The world is awash with business management books, but this one is in a league of its own. If you own or run a very small business, then you may find that much of this book is not for you. However, if you run a business of 25+ people you will undoubtedly find this book a fantastic resource. Rather than cover all the pure, pristine ways that we would like to run a company, it goes into great detail about what to do when one of the wheels comes off. Not only does he advise on what to do, but also why. I wish I had read it years ago. It would have saved me a lot of headaches, heartaches and money
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on 8 March 2014
`The Hard Thing About Hard Things' written by Ben Horowitz is a book that will be of use to anyone who is in charge of company, or thinks about starting own business. Inside its covers the author generously share his own experience giving many examples about proven business practices that will certainly be helpful for entrepreneur beginner, but also people who already has some experience.

Ben Horowitz, a known man and experienced Silicon Valley's businessman, with `The Hard Thing About Hard Things' gave a generous portion of advices how to build own startup and run it successfully with special emphasis on the people satisfaction. This is the doctrine that marked last years in business operations when was finally recognized and understood the importance of this business aspect that was previously less valued and often taken for granted.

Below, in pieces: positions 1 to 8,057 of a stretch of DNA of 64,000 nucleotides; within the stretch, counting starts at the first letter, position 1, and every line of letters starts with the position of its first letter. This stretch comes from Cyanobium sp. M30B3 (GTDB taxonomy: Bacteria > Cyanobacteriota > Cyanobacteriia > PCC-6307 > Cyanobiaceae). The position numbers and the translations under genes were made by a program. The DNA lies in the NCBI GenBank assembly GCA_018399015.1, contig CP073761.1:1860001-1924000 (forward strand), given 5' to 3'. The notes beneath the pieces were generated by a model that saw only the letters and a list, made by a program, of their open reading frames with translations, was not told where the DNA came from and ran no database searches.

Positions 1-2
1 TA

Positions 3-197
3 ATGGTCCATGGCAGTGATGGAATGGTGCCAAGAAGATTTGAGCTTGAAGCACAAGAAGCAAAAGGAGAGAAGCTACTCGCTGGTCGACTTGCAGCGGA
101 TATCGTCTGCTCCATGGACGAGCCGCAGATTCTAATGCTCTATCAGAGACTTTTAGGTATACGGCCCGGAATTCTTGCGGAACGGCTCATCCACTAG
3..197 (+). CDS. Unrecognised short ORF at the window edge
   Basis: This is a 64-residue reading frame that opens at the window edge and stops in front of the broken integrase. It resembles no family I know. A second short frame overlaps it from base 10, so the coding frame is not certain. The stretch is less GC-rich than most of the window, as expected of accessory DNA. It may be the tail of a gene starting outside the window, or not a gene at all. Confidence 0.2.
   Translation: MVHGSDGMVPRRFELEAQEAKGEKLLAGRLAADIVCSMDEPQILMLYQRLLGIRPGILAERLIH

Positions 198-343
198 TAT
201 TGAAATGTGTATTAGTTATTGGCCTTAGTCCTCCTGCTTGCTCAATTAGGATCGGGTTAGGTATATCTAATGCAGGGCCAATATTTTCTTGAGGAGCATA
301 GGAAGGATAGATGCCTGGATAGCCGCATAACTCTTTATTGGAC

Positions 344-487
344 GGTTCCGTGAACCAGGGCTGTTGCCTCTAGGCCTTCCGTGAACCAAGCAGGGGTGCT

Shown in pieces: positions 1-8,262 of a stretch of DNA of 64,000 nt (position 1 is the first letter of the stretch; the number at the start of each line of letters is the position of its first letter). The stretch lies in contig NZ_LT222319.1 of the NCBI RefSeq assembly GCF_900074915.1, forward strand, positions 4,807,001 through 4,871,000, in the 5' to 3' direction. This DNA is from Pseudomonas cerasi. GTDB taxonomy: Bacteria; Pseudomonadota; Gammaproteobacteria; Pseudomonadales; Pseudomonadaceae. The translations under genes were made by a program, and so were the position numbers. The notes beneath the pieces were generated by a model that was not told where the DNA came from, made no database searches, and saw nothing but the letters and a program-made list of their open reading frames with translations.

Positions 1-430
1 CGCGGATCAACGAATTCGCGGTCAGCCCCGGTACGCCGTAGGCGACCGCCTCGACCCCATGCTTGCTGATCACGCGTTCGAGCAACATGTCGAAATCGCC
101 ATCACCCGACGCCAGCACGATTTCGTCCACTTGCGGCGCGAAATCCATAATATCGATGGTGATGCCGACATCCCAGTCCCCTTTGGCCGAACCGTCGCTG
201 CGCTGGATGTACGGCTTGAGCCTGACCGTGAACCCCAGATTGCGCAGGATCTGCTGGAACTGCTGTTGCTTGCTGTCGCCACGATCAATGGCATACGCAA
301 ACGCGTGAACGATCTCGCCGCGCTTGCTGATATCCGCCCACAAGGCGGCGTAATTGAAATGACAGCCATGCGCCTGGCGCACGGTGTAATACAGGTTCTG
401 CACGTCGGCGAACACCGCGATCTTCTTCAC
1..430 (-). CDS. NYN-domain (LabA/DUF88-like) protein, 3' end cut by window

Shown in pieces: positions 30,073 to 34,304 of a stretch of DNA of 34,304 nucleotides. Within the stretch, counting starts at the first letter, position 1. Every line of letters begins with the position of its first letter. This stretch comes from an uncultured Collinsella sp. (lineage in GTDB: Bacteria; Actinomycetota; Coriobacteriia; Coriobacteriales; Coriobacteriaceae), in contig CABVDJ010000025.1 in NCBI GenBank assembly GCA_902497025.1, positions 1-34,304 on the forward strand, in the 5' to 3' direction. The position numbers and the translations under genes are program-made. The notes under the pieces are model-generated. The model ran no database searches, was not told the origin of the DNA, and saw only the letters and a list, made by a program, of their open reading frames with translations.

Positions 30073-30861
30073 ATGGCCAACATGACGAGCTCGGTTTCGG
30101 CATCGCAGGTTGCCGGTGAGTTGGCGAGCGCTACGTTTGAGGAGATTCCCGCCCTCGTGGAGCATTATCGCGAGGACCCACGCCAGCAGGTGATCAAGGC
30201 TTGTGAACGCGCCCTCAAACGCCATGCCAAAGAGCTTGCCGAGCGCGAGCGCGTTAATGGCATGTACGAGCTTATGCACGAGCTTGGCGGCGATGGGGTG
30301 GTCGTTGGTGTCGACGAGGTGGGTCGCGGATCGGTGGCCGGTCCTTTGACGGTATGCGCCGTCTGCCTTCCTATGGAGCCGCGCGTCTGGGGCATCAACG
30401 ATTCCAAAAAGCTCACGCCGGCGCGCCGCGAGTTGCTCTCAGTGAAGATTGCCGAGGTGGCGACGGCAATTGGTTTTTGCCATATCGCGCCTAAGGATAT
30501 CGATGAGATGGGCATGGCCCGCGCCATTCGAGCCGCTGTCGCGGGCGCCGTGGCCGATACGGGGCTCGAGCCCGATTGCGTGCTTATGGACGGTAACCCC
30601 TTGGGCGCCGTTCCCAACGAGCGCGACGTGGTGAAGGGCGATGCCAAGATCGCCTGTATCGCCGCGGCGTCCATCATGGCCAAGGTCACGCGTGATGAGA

His tips are given together with numerous anecdotes that occurred during his journey through the difficulties of business managing which started with his engagement in the early cloud service provider Loudcloud, all up to the venture capital firm Andreessen Horowitz which he cofounded with Marc Andreessen, inventor of the Internet's first browser Mosaic.

Horowitz's book is not too long, about 300 pages, and the author has intuitively split into several meaningful units that include his family background, tips about what to do when things are falling part around you, how to take care of people, tips and hazards associated with the leading, ending with golden business rule that there are no rules in business.